I know most of you are aware that the National Sporting Clays Association has offered an instructor training program for the last several years. Hopefully, many of you have taken a lesson from one of our instructors and have become a better shot because of it. The NSCA Instructor School was formed in 1989 and held the first Level I class in early August of that year. Chief Instructor. Ed Scherer and my good friend Henry Burns held that school at headquarters and certified us to teach only new or beginning shooters. The Level I certification is the same today.
If my memory serves me right, that first school had fourteen candidates. I am very proud to say that I was in that first group. I am not totally sure why I signed up for the school. I never intended to become a full time instructor. Maybe one of the things that possessed me to take that first step was that I was tired of watching so many new people try our sport once or twice and never come back. One of the things that I noted was new people were not having fun. I am sure all of you will agree that missing is not fun. The fun of shooting clay targets for a new shooter is watching the target turn to dust as the shot string rips it apart. I believe there is a feeling of power and accomplishment when a new shooter achieves that first goal and this feeling becomes addictive.
The first Level II school was held at headquarters, two years later. Today our Level I Instructors must have at least two hundred hours of instructional experience before they can take this part of the program. Level II was created to help those instructors who wanted to be able to help more experienced intermediate shooters. John Higgins an Englishman, had been hired by NSCA to continue the program and bring the English method of shooting to our association. Again, I am not quite sure why I signed up for this next level. Some of my friends said it was ego and I guess they could have been right, although I really enjoyed teaching all the new people that had started coming out to the club. I could see that many of these new people were actually having fun and continuing to shoot. There is no better feeling for a coach than watching the face of a new shooter when he or she breaks their first target. The smiles, the laughter and bubbling enthusiasm really winds my clock. I have to thank John Higgins for all of the encouragement he gave me while he was head of the program. John carried my own enthusiasm to a higher level. He also motivated me to become a better shooter myself and gave me the knowledge to do so.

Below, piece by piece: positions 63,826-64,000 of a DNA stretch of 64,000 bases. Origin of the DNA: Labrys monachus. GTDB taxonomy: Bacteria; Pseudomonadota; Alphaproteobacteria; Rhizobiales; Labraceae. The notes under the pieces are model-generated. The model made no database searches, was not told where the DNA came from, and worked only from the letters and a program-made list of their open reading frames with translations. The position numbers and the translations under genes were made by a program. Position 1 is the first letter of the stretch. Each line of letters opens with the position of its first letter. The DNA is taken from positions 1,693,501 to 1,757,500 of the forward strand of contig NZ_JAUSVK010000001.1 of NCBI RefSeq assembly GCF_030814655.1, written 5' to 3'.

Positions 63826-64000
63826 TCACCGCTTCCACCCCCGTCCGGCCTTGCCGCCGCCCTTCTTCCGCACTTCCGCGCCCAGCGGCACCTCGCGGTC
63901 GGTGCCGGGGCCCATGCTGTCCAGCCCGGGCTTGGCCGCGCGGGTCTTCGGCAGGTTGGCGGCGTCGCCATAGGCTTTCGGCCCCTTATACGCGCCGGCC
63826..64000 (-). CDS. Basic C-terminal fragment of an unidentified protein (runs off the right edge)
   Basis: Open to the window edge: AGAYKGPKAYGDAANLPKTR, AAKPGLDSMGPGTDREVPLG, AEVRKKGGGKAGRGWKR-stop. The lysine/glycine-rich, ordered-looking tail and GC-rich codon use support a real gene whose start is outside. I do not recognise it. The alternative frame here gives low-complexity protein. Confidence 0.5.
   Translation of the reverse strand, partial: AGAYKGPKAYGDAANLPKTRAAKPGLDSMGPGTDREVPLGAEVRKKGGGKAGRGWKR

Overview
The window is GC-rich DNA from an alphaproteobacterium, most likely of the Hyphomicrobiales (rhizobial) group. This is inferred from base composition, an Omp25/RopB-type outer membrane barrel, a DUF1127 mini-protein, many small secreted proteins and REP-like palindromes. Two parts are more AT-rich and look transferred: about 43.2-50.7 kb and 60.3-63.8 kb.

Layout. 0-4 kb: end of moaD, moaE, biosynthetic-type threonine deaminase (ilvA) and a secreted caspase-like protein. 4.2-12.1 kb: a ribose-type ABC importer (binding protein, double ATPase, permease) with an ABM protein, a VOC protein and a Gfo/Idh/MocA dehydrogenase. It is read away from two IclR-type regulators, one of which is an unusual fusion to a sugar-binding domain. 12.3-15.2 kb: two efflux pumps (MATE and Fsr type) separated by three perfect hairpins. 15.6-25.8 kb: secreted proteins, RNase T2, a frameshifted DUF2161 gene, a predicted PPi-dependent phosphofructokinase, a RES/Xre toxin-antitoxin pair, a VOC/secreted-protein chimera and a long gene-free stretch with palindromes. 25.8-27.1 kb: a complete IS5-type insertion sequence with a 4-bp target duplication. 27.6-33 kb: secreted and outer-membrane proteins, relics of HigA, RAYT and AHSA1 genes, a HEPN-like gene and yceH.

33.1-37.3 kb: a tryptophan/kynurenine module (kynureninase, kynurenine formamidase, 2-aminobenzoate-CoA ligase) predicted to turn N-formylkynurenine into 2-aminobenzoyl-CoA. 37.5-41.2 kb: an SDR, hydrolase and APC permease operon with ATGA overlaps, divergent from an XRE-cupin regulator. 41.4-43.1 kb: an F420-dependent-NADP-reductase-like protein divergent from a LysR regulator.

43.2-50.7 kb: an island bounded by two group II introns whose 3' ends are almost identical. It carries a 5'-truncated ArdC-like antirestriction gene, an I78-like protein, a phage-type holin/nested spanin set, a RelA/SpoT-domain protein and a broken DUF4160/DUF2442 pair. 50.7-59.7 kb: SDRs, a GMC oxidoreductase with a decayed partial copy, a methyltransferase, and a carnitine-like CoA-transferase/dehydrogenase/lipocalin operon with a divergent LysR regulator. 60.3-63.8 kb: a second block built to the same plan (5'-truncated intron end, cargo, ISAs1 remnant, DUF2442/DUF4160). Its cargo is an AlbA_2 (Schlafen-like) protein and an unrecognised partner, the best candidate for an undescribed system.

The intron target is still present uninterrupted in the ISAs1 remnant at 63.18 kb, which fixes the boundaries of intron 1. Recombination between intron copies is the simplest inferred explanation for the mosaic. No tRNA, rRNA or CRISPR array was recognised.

The first Level III school was held several years later. While I was very happy to be in the first Level I and the first Level II schools. I wasn't exactly sure about trying to obtain a Level III certificate. In fact, I waited until the third Level III class was offered before I signed up because I felt I did not have enough experience to pass this part of the program. If it had not been for Gary Greenway, who I consider my coach, I would probably never have taken my Level III.